Ah, the cauliflower. Is there anything it can’t do? It’s the culinary understudy for so many things – rice, mashed potatoes, pizza dough, and even chicken wings. Or at least, that’s what Pinterest and the like will have you believe. There is no denying that the cauliflower is as magical as it appears but, let’s be honest, you won’t be mistaking it for a chicken anytime soon. No, the beauty of the cauliflower doesn’t lie in its ability to imitate, it lies in its ability to disappear. Shred-it, boil it, rice it, or fry it; unless you’re adding to a crudites platter, you’re probably doing everything in your power to conceal it. And you know what? That’s okay. The cauliflower is a blank slate, and that’s precisely why these Pomegranate Cauliflower Wings are so dang addictive.
A few years ago, I was like any other snobby omnivorous foodie. I sneered at the concept of a cauliflower wing. I made the “clever” and not funny observation that cauliflowers do not have wings and therefore the concept of a cauliflower wing was an impossibility. Fast forward to today, I am a much better person in that I don’t complain loudly about things other people enjoy in an effort to appear as the smartest person in the room. Today, I do eat cauliflower wings and yes, I do like them. I don’t think they taste like chicken but I do think the cauliflower is an excellent vehicle deep-fried batter and gooey sauce. So yeah, you could say I’m on team cauliflower wing.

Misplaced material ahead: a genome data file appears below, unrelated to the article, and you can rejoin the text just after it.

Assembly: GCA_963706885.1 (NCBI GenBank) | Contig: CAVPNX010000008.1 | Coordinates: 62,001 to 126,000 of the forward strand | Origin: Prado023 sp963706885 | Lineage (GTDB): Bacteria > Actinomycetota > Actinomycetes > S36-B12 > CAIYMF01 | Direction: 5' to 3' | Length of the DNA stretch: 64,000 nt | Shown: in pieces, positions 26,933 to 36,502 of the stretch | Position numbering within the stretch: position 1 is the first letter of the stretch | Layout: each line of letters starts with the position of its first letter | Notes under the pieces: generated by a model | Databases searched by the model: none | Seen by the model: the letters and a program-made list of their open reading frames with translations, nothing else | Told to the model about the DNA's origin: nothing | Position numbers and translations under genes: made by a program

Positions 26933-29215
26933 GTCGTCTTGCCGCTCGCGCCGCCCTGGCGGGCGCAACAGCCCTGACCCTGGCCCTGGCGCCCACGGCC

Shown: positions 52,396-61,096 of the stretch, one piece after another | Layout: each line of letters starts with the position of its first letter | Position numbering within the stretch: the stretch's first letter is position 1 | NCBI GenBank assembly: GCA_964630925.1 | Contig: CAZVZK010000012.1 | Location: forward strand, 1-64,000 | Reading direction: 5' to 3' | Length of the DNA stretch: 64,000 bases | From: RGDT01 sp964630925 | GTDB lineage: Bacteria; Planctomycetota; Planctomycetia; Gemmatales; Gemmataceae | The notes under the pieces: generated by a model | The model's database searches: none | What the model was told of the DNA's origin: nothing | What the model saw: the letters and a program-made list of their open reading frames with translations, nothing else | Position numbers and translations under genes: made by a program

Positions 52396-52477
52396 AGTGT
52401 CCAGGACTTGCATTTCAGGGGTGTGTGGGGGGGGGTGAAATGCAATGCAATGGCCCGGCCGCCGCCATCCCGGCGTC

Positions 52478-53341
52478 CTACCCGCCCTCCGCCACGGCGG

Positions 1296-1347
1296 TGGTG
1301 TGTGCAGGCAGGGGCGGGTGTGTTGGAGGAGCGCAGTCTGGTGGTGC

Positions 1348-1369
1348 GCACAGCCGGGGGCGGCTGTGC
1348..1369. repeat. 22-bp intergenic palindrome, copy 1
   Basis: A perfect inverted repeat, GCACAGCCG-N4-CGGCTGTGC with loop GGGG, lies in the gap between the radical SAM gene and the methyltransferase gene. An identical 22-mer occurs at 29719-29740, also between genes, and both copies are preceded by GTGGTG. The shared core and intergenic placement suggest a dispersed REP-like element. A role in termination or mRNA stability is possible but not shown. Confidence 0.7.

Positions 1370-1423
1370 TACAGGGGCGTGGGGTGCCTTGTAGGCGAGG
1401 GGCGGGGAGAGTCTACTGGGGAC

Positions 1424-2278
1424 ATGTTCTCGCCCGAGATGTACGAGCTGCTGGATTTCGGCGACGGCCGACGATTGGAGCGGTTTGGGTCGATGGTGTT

Placing the word “cauliflower” front and center in the title of this recipe feels a little unfair. As I mentioned above, the cauliflower isn’t exactly impactful. The crispy batter, the tangy salty/sweet sauce, and the creamy labneh are the true heroes of this dish. And while the pomegranate does manage top billing, the unmentioned panko/tempura batter is what will keep you coming back for more.
Cauliflower can be a bit tricky to bread. It has a tendency to steam and steam is definitely not a batter’s best friend. You can tackle this problem by dredging the veg in flour first. But if you’re more texture focused, I say why not employed two batters in the place of one? Come on, I double-dog dare ya!
The first batter applied to these cauliflower wings is a simple thin tempera-esque affair. It gets its airiness from the addition of baking powder and sparkling water. It thoroughly encases the cauliflower and protects the secondary dredge from any steam resulting from the cooking process. And that secondary dredge is a panko breadcrumb mixture! Introduce these two juggernauts to hot oil and BOOM! You have the crispiest cauliflower wing you ever did eat.